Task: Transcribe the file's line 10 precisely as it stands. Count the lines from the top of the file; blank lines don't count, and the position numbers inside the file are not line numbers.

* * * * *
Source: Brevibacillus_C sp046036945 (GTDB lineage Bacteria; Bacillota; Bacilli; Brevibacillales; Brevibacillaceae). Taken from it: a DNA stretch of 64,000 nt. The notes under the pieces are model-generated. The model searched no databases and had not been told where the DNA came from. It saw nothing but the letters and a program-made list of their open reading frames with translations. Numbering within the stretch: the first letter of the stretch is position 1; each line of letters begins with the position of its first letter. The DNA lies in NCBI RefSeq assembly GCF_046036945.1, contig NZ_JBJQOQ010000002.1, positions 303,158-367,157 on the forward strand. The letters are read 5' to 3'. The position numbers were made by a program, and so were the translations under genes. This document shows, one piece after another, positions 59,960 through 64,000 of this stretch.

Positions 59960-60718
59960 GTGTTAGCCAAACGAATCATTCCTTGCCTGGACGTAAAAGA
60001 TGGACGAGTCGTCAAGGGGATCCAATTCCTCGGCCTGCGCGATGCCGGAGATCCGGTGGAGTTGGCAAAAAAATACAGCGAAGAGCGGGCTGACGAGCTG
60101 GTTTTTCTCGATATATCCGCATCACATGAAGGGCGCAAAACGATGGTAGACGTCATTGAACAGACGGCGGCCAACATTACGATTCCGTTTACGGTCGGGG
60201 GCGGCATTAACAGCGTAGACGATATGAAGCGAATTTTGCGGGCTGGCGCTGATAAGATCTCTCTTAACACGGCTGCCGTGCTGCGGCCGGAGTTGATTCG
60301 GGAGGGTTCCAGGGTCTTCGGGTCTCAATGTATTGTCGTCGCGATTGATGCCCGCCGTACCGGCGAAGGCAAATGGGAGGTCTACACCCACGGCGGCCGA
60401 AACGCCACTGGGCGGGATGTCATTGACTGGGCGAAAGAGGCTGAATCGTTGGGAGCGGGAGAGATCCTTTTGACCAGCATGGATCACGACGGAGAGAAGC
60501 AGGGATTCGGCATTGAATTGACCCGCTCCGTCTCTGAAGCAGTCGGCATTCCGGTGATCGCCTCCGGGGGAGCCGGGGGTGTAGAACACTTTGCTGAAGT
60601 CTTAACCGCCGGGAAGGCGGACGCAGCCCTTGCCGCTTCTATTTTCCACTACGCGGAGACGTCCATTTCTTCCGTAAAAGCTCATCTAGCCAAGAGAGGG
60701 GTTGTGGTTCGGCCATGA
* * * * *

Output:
60601 CTTAACCGCCGGGAAGGCGGACGCAGCCCTTGCCGCTTCTATTTTCCACTACGCGGAGACGTCCATTTCTTCCGTAAAAGCTCATCTAGCCAAGAGAGGG